Mixing engineers, producers and mastering engineers have faced a dilemma for a number of years now.
That is, “Should digital files intended for Internet distribution be mastered separately?”
This has been a sore spot with many veteran mastering guys, some who believe a separate master is a must, while others feel that an MP3 or AAC file made from a well-made master is more than sufficient.
It seems that Apple has finally made the decision for us all, as they’ve just released their Mastering For iTunes guidelines.
I learned of this through an email from legendary mastering engineer Bob Ludwig of Gateway Mastering, who I believe was instrumental in Apple getting their mastering thing together (more on this later).
Among the things that the guideline recommends is:
—Always use the highest resolution file available. That means if your project started out at 96 kHz/24 bit, that’s what you should send to iTunes for encoding.
—Compressing the living hell out of the track to make it as loud as possible actually works against you. That’s because of a circuit called Sound Check in iTunes (it’s called different things on different players and services) that lets the listener hear all his songs at about the same level.
A highly compressed master actually pulls the level down, so it sounds quiet and less punchy. This is a mantra that Bob and many other top mastering engineers have been singing for quite some time.
—It’s best to leave a dB or so of headroom when mastering a data-compressed online file like an AAC or MP3, as I’ve state in both The Mastering Engineer’s Handbook and Mixing And Mastering With T-RackS. Some encoders actually output a little hot, and mastering at -1 or -2 dB instead of -.1 dB can make the difference between clipping or not.
—Bandwidth is becoming less and less of an issue, so data-compressing is becoming less and less necessary. That means that larger file sizes of greater fidelity will be less of an issue in the future. That’s why Apple is pushing its AAC Plus lossless hi-res format. Soon it will become more and more possible to hear your glorious hi-res files as they were intended.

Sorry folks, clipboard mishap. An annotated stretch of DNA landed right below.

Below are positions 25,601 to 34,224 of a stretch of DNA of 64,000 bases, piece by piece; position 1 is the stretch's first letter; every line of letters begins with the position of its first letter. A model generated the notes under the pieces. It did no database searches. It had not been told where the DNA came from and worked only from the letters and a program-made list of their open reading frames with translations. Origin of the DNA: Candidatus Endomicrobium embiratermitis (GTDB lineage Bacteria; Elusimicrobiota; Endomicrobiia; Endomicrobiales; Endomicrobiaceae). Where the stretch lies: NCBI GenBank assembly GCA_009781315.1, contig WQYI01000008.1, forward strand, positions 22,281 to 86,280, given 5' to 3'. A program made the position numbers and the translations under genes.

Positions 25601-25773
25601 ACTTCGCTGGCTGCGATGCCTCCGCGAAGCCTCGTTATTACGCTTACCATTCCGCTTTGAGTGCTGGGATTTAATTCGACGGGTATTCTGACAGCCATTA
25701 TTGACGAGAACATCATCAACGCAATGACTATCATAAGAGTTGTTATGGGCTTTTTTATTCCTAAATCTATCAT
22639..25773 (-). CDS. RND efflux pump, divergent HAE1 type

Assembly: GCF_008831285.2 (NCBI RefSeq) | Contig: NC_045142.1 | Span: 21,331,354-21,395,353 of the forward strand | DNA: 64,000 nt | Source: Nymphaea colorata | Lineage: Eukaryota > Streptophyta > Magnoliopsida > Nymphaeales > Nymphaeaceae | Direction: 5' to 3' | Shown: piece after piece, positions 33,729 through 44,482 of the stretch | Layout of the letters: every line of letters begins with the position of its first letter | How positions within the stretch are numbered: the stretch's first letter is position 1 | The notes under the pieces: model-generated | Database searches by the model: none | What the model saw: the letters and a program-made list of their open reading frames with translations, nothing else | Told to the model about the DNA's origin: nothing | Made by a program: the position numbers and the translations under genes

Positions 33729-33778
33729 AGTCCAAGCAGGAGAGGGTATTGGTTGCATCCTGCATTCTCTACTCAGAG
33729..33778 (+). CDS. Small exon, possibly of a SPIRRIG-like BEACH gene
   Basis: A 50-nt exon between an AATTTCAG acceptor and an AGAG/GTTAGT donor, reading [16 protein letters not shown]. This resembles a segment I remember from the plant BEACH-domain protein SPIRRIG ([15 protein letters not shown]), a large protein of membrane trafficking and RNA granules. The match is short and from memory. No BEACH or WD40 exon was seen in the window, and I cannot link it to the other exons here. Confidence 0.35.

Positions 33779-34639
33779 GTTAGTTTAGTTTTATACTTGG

Apple has gone as far as to make a number of tools available to mastering engineers or anyone who plans on distributing via iTunes. This is so you can monitor your file before sending it to iTunes to determine how it will sound. These utilities include:
—Master for iTunes Droplet. The Master for iTunes Droplet is a simple, standalone drag-and-drop tool that can be used to quickly and easily encode your masters in iTunes Plus (the hi-res version of iTunes) format.
— afconvert. The afconvert command-line utility can be used to encode your masters in iTunes Plus format.
—afclip. The afclip command-line utility can be used to check any audio file for clipping.=
—AURoundTripAAC Audio Unit. The AURoundTripAAC Audio Unit can be used to compare an iTunes Plus file to the original source file.
By the way, you have to be on at least Mac OS 10.6.8 to run these tools. If you have anything to do with distributing via iTunes, again, be sure that you check out the iTunes Mastering Guidelines.
Bobby Owsinski is an author, producer, music industry veteran and technical consultant who has written numerous books covering all aspects of audio recording. For more information be sure to check out his website and blog.